Connect to share and comment

Searching for coins in Argentina

Reading Anil Mundra’s dispatch on the shortage of coins in Argentina, I remembered my own ordeal searching for coins in Buenos Aires when I was there on vacation this summer.

We were staying outside the capital, about 35 minutes away by car or bus, and one hour by train. Getting to the capital in the mornings for a day of typical urban tourism took time: We couldn’t take a bus there because we needed exact change for the four of us to hop on. So we took the train. Not a nice Amtrak-type train ride where you can sit down and relax and watch the scenery go by. No, these are somewhat filthy wagons where if you’re lucky you get a seat, with vendors getting on at every station trying to sell you anything from chocolate to pirated CDs, and seatless wagons in between used supposedly for people with bicycles or large equipment, but actually used by groups of passengers to smoke pot or drink collectively (beer is sold on trains by these traveling vendors). Nevertheless, train transportation is extremely cheap; a fraction of the bus fare.

But after a day of beating the pavement, what we really wanted was a nice bus to take us home fast and comfortable. It cost 6 pesos, in coins only. We had to rush to the plaza where the bus station was before the kiosks selling tickets closed so we could buy with bills and not have to go through the ordeal of getting together 24 pesos in coins (6 for each one of us).

We almost never got there on time, and we certainly never had 24 coins with us. During the day, we would try to gather the maximum number of coins and hang on to them as a dear treasure, but we never made the necessary sum of 24 coins to get home on a bus. People would rather charge you less for something than have to surrender their small change.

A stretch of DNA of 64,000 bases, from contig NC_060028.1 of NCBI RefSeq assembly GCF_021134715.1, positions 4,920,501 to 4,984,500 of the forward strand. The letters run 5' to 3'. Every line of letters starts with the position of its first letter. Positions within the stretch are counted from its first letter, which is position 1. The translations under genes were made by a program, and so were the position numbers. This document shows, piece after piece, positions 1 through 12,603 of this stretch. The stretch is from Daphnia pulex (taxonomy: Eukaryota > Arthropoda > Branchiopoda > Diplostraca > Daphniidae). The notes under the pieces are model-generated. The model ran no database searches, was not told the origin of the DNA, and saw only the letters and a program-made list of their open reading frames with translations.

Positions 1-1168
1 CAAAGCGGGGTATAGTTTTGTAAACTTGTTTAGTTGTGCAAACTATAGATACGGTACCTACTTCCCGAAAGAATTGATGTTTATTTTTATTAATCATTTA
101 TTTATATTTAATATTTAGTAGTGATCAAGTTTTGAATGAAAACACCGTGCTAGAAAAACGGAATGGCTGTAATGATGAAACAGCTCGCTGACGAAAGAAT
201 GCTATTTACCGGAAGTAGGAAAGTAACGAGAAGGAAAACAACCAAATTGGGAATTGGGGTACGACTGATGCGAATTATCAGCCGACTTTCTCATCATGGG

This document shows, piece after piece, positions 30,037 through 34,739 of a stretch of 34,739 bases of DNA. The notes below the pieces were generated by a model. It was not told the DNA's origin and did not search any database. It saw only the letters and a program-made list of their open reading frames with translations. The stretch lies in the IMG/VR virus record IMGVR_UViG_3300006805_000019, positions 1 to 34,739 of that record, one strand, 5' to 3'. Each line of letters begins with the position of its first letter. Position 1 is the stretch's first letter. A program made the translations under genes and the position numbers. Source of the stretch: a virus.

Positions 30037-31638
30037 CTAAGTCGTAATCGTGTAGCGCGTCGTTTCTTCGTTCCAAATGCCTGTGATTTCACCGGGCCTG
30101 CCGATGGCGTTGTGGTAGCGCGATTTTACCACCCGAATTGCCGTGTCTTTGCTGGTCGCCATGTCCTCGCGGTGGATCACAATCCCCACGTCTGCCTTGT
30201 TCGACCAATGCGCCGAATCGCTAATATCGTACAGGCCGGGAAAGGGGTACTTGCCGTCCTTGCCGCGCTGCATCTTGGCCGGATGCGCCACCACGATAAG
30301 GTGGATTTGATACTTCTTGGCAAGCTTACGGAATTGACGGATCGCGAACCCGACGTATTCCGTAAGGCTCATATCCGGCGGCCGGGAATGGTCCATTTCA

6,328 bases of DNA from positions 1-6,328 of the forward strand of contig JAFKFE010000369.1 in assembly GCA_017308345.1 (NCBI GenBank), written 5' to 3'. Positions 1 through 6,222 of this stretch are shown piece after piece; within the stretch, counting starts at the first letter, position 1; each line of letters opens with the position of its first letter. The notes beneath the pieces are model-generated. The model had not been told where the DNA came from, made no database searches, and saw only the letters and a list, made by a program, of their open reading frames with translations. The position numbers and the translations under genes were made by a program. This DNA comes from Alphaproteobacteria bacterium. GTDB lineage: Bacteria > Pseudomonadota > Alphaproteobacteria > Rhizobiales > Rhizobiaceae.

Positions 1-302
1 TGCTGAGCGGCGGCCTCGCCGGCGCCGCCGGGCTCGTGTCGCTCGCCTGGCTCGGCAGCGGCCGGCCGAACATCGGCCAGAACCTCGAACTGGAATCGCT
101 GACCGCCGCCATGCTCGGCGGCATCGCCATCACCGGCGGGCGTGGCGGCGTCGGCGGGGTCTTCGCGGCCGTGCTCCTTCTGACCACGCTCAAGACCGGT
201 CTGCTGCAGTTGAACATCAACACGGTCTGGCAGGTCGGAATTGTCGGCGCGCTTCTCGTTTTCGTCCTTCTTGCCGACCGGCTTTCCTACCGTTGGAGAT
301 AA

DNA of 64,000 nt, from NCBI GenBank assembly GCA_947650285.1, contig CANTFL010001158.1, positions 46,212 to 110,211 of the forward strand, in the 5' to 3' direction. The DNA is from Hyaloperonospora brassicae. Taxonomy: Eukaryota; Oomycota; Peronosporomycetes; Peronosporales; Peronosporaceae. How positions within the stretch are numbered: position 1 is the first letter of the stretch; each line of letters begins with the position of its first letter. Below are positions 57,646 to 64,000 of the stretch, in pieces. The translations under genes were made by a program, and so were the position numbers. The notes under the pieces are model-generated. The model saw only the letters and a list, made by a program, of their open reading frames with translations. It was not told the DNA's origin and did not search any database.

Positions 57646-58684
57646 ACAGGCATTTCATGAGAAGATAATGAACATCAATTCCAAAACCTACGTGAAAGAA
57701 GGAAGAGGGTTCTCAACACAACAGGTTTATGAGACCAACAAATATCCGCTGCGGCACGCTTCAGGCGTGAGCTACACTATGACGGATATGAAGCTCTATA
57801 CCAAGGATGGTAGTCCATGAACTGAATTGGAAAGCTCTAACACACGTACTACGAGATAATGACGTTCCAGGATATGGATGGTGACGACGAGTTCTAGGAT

One particular day, we went to the tourist attraction Caminito. By then, we knew our way around enough to take buses and metro, as well as know what a reasonable fare in taxi was. And cab drivers were not reasonable in Caminito. Their fares were rather scandalous. 

 (The typical tourist attraction Caminito, in Buenos Aires)
But we discovered with glee that the bus we needed to get to the bus station where we would take the bus for home passed right in front of where we were. But we didn’t have the coins. We needed to change a bill.
We crossed the street to a restaurant. No coins. To a small store. No coins. To a souvenir shop. No coins. But they did tell us that the bus station was only a few blocks away, and there was a ticket office where we could buy tickets with bills. So off we went following the store clerk’s instructions.
It began raining. We walked blocks and blocks, and no bus station. We asked around. It was in another direction. We kept walking and it kept raining. We finally got to the station and there was our bus, with the driver already in his seat, ready to leave. We were happy. But the ticket office was closed. The bus driver shrugged his shoulders. No coins? No bus.
We rushed frantically — now under heavy rain — to all the nearby stores and restaurants we could find to change a bill before the bus driver felt like it was time to begin his route. No one had coins, or wanted to let go of any. I finally bought bottled water in the hopes of getting some change. Nope.
We kept asking around. Someone told us of another bus station nearby and there we went, under the rain. Last chance, or an unreasonable cab fare. Finally, a ticket office open! We bought our tickets with bills and got on the bus which took us to the plaza where we were supposed to take the second bus home. But the ticket stand there was also closed, its clerk nowhere to be seen. And the bus? No coins ... .
So we dragged our tired and by now wet feet to the train station in resignation. Luckily, after a few stops we all got a chance to sit down somewhere. We spent the entire hour idly watching as a big spider on the ceiling of the wagon made its way back and forth above the aisle and praying the swinging movements of the train wouldn’t make it float down on us. Out of pure exhaustion and boredom, we even named it. Its name was Doris.